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Posted February 2, 2011
Imagine that you are a river, just flowing along. Suddenly, a large boulder is dropped in your path. Do you find a way around the boulder, and keep flowing, or do you, figuratively, panic and stop flowing because there is an obstacle in your way? This book is intended to help young women accept, and deal with, life's obstacles.
Tao ("path") is an ancient Chinese philosophy, not a religion. It implies that all creatures seem to find their own way through life; humans are the only ones who try to control their futures. Invariably, we end up frustrated and unhappy. It is possible to live life much more contentedly once we accept, instead of fighting, life's challenges.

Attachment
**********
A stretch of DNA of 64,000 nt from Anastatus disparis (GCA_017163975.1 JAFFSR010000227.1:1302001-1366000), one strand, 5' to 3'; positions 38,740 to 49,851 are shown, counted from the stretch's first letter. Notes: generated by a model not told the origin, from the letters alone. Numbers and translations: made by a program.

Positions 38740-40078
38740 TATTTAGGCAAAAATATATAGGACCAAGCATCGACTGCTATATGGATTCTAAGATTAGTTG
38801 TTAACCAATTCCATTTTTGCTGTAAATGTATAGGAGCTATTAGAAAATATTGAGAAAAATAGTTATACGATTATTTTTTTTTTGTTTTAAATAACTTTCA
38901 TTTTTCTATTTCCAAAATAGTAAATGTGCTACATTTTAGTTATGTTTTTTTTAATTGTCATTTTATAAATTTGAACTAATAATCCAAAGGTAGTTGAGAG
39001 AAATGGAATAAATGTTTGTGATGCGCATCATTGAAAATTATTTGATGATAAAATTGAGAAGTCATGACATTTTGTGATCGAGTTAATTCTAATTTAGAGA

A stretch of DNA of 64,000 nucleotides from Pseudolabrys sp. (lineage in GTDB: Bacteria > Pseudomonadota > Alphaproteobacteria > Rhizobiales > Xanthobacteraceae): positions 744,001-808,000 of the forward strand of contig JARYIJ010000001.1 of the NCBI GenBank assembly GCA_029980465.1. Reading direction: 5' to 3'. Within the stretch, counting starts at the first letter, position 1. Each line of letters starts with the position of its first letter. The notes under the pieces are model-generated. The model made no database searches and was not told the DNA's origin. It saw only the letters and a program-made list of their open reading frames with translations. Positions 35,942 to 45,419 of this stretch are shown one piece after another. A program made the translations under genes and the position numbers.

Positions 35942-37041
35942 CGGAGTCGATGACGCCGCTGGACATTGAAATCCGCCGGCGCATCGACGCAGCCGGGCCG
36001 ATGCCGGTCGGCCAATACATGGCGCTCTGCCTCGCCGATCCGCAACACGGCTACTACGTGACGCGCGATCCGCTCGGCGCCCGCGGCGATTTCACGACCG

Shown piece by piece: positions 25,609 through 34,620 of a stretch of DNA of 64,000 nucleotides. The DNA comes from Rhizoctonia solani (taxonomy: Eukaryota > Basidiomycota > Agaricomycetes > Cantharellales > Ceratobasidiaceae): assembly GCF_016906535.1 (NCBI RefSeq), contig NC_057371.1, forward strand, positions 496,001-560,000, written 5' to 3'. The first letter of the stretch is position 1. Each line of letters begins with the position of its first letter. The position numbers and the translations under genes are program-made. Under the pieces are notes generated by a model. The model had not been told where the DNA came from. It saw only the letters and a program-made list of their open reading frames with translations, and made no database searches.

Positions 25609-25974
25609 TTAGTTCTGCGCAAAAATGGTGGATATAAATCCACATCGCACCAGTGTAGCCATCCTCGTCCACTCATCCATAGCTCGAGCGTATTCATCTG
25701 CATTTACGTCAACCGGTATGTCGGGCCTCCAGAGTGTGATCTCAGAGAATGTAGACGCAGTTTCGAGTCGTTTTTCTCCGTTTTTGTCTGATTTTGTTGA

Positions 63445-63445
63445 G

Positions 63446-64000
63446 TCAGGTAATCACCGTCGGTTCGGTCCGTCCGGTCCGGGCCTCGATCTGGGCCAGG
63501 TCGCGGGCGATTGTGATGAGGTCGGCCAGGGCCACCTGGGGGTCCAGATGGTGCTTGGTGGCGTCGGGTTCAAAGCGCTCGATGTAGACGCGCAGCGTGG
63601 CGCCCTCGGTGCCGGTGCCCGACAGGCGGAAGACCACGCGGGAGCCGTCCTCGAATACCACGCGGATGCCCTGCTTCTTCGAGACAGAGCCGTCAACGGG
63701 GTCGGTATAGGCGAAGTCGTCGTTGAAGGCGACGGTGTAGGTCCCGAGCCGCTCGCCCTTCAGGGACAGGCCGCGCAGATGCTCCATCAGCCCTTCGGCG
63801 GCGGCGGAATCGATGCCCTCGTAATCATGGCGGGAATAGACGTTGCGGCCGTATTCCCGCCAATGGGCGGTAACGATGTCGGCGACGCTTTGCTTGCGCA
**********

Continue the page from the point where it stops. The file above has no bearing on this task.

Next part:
What does this mean to the average young woman? A Tao-Girl is accepting of herself. You may not be the prettiest or smartest girl in school, but learn to make the most of your abilities, and forgive yourself for your weaknesses. Maybe you haven't yet found that thing at which you really good, and enjoy doing. A Tao-Girl is tenacious; not giving up when life gets unpleasant. A Tao-Girl recognizes the good things in life, even in the midst of disappointment. A Tao-Girl is able to make the best of any situation. She is also grateful for her life, family and friends. Last, but not least, everyone knows someone who simply radiates joy, happiness and sunshine; one can almost hear the birds chirping as they walk past. Then there are the people who seem to radiate gloom, doom and thunderstorms. Which person better represents the definition of a Tao-Girl? (The first one.)
In this book are plenty of real world examples of situations faced by every young woman, at one time or another. It's short and really easy to read. Even if you can't do all of the things mentioned here, doing some of them will help greatly. This book does a really good job at making growing up just a little easier.